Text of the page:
The short history of the Internet can be summed up in a few words: Attracting a crowd is relatively easy. Monetizing that crowd? Not so much.
Earlier it was (the now nearly forgotten) Netscape and (the barely memorable) Friendster that drew the big audiences. Then, MySpace surged in popularity. Now this distinction belongs to Facebook and YouTube, with their billions of active visitors. But despite the extraordinary numbers of enthusiasts they can claim, many of today’s Web giants are confronted with the same problem: no clear path to profits. Google, Amazon, eBay, and to some degree Facebook are the rare exceptions among a sea of unprofitable websites.
Still, the emergence of vastly popular community-driven sites offers a glimpse into a new business model for smart retailers and consumer goods companies that bygone Internet ventures didn’t offer: an approach we call social apponomics. By enhancing the sheer magnetic power of social media with community-based marketing and tailored applications, social apponomics affords companies a pathway for breaking down the barriers to profitably commercializing online activities, not just for individual transactions but as part of an ongoing customer relationship.
Three elements of social apponomics are critical to success. The first is social media. These interactive sites, where people can congregate to share information, ideas, and things that they’ve discovered (mundane and newsworthy) or that they have in common, are replacing broadcast channels as the primary way many people learn about products and services. It’s a perfect Internet format for companies that want to attract a “sticky” audience, particularly when Web mobility is exploited. For one thing, consumers themselves can be used to generate content and interest in products and services, as occurs with Foursquare, a smartphone application that lets people automatically alert friends to their location with GPS technology and win rewards — discounts, T-shirts, and other prizes — for recommending products and stores to their circle of online acquaintances. Retailers can best take advantage of Foursquare by offering coupons and other promotions for purchases and by providing special offers to the most loyal customers. Consumer goods companies can tap into social media in equally intriguing ways. For example, product placement in online games like the hugely popular FarmVille on Facebook, where some simulated fields have been planted to resemble McDonald’s golden arches and a zeppelin advertising Farmers Insurance Group was recently seen gliding across the screen. As a follow-up to their successful venture, FarmVille’s creator — a gaming innovator named Zynga Game Network Inc. — has just released CityVille, which may attract advertising from more urban companies such as Starbucks or major hotel chains. (Zynga has an additional revenue stream: the sale of add-ons that enhance the experience of playing the game.)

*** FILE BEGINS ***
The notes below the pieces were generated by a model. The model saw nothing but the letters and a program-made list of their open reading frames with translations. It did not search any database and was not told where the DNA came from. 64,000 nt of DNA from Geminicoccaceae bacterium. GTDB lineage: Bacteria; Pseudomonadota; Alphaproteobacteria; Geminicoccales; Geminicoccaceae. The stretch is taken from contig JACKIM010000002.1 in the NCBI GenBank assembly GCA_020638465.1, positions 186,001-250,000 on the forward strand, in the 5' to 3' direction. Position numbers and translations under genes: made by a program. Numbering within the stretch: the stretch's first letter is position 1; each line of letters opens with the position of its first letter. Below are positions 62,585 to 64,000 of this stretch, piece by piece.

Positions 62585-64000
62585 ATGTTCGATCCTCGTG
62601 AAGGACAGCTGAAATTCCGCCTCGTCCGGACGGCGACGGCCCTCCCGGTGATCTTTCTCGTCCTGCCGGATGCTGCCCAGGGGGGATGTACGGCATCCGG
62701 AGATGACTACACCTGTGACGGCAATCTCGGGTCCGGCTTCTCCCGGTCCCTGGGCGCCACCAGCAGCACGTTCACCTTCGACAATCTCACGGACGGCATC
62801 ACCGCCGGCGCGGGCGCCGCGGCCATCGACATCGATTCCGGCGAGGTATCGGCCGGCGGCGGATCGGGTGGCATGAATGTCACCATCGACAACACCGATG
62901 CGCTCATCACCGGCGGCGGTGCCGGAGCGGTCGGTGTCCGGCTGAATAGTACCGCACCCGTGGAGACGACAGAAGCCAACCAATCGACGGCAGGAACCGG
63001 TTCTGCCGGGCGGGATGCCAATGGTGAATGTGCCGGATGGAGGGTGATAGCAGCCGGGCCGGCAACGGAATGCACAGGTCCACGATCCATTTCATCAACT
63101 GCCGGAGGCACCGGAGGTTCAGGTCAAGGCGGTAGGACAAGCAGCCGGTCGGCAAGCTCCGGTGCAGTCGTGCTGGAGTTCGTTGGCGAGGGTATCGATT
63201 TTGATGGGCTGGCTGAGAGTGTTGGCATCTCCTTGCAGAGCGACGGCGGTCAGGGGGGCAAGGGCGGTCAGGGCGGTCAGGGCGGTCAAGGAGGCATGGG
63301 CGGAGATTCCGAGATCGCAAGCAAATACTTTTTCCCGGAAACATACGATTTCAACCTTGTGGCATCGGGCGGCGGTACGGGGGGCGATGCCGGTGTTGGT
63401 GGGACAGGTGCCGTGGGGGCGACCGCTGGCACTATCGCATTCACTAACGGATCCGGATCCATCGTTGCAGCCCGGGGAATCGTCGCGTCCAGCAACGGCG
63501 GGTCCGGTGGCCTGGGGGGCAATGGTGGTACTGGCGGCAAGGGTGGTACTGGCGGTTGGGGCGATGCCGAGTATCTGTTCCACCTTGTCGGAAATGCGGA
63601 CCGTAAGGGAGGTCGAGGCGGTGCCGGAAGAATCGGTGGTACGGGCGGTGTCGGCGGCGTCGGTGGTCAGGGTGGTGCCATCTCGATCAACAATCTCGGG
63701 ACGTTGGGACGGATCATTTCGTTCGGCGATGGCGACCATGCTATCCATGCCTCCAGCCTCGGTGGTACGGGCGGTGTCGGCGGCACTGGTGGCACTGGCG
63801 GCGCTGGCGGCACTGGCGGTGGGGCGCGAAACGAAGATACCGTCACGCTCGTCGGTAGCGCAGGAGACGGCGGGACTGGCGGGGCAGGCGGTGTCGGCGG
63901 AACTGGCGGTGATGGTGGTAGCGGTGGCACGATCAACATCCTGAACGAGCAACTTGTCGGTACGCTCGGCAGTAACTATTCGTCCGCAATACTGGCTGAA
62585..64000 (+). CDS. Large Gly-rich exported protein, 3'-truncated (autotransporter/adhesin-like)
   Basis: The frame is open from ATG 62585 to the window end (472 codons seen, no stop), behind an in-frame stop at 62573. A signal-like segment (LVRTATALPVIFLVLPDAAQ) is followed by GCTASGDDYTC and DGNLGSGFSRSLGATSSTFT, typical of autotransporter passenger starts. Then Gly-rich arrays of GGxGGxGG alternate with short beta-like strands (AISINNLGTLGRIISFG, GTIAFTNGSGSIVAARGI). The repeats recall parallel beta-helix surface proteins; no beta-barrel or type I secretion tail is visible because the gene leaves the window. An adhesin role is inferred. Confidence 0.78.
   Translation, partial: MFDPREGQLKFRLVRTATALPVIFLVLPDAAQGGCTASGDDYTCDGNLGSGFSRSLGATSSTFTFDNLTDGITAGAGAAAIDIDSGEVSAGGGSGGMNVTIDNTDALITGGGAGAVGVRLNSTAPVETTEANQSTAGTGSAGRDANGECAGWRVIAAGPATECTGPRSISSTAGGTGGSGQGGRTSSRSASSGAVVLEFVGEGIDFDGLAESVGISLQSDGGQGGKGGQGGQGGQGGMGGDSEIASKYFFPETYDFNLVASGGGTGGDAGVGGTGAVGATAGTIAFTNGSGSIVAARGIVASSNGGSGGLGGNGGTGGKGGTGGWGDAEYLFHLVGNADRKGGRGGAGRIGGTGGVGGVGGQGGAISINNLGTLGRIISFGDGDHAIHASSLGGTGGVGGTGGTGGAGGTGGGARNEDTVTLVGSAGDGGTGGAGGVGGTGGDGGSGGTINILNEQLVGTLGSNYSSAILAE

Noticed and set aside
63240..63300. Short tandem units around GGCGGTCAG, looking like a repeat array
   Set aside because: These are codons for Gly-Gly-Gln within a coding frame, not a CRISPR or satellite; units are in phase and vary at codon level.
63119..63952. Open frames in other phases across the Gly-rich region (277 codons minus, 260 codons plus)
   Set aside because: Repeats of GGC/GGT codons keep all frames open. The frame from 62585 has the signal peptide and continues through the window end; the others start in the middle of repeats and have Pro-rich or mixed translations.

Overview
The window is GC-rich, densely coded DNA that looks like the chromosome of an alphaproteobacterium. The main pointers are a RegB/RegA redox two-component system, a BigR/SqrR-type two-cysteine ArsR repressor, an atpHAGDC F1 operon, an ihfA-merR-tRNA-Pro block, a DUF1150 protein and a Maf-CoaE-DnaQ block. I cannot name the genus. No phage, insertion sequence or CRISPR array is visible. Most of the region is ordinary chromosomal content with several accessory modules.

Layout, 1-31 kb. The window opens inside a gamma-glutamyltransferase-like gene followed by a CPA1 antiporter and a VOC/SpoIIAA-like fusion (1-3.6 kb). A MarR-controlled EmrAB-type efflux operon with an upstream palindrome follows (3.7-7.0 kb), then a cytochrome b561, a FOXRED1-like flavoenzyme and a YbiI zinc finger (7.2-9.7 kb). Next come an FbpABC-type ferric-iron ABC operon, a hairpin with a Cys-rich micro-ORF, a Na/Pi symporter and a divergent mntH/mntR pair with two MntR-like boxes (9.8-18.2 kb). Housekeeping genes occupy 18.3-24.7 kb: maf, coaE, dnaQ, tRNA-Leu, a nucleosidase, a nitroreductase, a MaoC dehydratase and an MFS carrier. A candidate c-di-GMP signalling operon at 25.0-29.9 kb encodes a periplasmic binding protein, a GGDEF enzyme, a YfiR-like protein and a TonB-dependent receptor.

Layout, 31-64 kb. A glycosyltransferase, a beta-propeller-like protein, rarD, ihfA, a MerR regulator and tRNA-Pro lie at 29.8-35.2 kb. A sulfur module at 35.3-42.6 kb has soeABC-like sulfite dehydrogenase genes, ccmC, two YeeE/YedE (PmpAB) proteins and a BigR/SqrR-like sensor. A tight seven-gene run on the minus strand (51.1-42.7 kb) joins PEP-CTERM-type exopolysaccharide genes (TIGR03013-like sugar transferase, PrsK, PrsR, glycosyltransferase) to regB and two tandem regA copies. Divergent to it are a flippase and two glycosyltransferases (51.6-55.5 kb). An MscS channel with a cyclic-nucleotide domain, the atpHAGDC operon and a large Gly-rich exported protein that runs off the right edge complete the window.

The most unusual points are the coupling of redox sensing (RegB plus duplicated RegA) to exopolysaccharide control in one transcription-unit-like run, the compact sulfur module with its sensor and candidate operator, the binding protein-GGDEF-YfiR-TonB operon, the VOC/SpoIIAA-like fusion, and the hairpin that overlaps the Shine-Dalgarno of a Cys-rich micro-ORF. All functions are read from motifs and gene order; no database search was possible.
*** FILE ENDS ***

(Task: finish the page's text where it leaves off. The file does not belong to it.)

The second element, community-based marketing, is driven by keen insight into customer behavior on retailer-created social media sites. This insight is generated not just by surveys and studies of customers, but by analysis of how consumers engage with products and services online, as well as their Web connections to other individuals. Customized offers and campaigns, supported by sophisticated data mining and customer relationship management (CRM) analytics, ensure that site visitors receive advertisements or messages of interest to them and thus are more likely to click through to a sale; this is one of the most promising sources of revenue.
Finally, tailored applications attract people by offering easy-to-use online environments that speak directly to individuals according to their interests and needs — either on websites or, increasingly, via customizable applications for smartphones, netbooks, and tablets such as the Apple iPad. Support and advice, including product reviews and recommendations, can be generated by experts on a site, but they more often (and less expensively) come from customers themselves.